D.C.’s part-time employment ops

Here are some interesting ways to earn extra cash that can potentially turn into a second career.

Childcare — White House Nannies

White House Nannies, a Bethesda-based company, is currently celebrating its 25th year in business. Founder Barbara Kline was a working mom who had trouble finding child care, and that is basically how the organization began, said Claire Shea, director of temporary replacement.

Shea herself answered an ad and began working in the permanent jobs division of White House Nannies. “They needed help in their temporary division and I chose to continue my career in that sector,” she said.

Permanent nannies with the organization typically last at least one year, though some have been in their positions for more than a decade. Positions can last until young children are enrolled in day care, or while the usual nanny is away on leave.

“We have college-age nannies to grandmothers,” Shea said. “Many people working on Capitol Hill work in our temporary division — they have flexible hours where they may get a Friday off here or there and call in to ask if we have any jobs.”

Shea added that the company picked up more caregivers due to higher unemployment in the area. Many are also opting for the temporary solution.

“When we do have people willing to make a commitment to us, we are happy to have them,” Shea said. “I encourage anyone interested in a continuing childcare experience to apply.”

Working at a restaurant — Chef Geoff’s and Lia’s

Geoff Tracy, owner of Chef Geoff’s restaurant locations near American University, in downtown D.C. and in Tyson’s Corner, Va., as well as Lia’s in Chevy Chase, Md., is always in a hiring process.

“We might take on probably three to five new people every single month combined over all the restaurants,” Tracy said. The restaurants typically see increases in the spring, as most of Tracy’s restaurants offer patio dining. During that month, Tracy said, they take on about 20 new servers and have many management-level positions open. Tracy’s brother is vice president of hiring management.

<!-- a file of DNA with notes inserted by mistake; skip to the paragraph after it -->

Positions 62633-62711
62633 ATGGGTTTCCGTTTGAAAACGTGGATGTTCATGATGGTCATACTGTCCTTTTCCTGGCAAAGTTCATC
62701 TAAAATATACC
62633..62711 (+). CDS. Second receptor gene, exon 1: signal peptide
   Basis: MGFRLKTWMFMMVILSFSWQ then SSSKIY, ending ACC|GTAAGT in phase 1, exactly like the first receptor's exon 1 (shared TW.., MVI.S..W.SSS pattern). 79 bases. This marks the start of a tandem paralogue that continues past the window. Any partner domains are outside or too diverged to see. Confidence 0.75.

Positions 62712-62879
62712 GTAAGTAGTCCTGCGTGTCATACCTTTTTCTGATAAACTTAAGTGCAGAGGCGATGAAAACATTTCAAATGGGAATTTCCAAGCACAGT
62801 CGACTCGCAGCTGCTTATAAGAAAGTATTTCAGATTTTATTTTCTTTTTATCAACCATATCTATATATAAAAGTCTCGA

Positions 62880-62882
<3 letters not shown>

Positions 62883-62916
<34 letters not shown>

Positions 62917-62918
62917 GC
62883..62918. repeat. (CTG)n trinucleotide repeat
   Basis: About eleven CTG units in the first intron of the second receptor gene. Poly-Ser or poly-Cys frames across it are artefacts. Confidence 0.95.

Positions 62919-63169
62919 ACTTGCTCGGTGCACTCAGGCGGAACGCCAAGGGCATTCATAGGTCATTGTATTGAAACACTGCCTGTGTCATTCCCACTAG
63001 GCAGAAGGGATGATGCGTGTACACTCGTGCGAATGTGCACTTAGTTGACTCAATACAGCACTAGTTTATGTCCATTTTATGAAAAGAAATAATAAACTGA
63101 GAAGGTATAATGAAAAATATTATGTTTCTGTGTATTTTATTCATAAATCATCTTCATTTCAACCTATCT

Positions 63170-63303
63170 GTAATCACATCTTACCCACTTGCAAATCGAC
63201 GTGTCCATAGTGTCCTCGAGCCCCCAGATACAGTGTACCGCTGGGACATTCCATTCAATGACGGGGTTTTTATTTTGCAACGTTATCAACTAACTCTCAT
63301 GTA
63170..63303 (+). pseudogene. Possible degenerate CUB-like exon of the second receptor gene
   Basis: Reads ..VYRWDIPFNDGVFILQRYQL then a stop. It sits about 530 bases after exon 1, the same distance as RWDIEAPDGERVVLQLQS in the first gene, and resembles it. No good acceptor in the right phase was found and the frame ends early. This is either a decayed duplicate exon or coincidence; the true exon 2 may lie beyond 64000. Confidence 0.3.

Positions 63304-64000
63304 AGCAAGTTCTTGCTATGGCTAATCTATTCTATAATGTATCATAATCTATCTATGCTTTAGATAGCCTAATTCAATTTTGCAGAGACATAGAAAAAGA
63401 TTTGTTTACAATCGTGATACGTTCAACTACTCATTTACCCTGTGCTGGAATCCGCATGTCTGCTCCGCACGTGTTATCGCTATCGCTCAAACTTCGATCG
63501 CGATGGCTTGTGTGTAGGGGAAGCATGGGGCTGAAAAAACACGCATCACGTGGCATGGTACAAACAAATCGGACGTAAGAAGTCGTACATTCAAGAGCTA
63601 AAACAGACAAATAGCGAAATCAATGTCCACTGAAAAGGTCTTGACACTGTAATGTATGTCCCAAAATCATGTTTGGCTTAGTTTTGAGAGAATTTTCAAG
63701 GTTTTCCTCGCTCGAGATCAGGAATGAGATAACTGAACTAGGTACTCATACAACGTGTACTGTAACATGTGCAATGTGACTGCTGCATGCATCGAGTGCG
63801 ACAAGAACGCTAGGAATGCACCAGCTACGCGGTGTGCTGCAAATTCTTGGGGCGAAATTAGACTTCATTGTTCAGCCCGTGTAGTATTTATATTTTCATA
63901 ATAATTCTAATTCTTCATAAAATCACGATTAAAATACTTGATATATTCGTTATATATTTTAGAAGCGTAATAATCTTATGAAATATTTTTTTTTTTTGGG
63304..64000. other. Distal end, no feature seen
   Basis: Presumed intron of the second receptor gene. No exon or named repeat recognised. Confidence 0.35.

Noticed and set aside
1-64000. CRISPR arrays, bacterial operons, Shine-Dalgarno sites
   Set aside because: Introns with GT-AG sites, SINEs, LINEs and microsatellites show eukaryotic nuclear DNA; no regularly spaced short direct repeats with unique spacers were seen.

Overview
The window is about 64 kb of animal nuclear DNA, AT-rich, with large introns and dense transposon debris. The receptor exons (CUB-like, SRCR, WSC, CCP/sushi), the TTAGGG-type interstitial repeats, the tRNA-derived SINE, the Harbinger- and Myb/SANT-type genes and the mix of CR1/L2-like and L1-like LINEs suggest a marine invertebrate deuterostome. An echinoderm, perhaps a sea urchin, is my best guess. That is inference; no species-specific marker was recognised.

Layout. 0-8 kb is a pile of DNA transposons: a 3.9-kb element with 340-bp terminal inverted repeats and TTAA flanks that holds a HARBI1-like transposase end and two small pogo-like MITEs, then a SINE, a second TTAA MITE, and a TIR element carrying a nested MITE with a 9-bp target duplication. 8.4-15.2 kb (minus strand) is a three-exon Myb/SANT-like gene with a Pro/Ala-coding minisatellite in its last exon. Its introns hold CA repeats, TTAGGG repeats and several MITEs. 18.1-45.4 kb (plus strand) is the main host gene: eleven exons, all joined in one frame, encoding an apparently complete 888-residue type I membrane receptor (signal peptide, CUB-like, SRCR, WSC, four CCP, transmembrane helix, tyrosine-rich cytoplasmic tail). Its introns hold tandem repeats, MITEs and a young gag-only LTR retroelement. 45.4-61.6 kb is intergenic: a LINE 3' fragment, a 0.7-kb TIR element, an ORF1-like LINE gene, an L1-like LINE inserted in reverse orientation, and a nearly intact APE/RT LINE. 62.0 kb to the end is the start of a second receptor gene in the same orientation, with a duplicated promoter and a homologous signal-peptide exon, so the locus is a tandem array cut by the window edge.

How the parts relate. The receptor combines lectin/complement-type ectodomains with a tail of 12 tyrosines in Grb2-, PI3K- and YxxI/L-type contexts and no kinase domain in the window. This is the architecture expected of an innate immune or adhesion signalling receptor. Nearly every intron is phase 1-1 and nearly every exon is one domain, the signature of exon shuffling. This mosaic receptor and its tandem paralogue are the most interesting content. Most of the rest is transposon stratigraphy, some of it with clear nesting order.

“I always say, if you can find a great person he’ll find a spot for them,” Tracy said. 

Chef Geoff’s and Lia’s have enjoyed growth in sales and profitability, even in the economic downturn. “I’d like to think that is due to our marketing efforts and the fact that we are at sort of happy price points,” Tracy said.

Tracy also mentioned that he’s seen many over the past two or three years come to the realization of how valuable a job can be. “People are much more willing to say ‘you know what, I have a job here,’” he said. “They’re not quitting because they know they can be somewhere else in a month.” 

Tracy’s advice to those looking to work in the restaurant business is that first impressions are everything. “Some believe that it’s just a sous chef job or a hostess job, but it’s still a job,” Tracy said. First impressions mean a lot, and one of the most important things in Tracy’s company — make sure you spell Chef Geoff correctly.

Jewelry-making —Queen Bee Designs

Allison Priebe-Brooks’ first job out of college was with then-Sen. Max Cleland (D-Ga.) in his press office. After nearly three years on Capitol Hill, Priebe-Brooks left politics and took time off to figure out what she needed to do with her life. She took jewelry-making classes at the Smithsonian and, by Aug. 2002, was selling her own designs.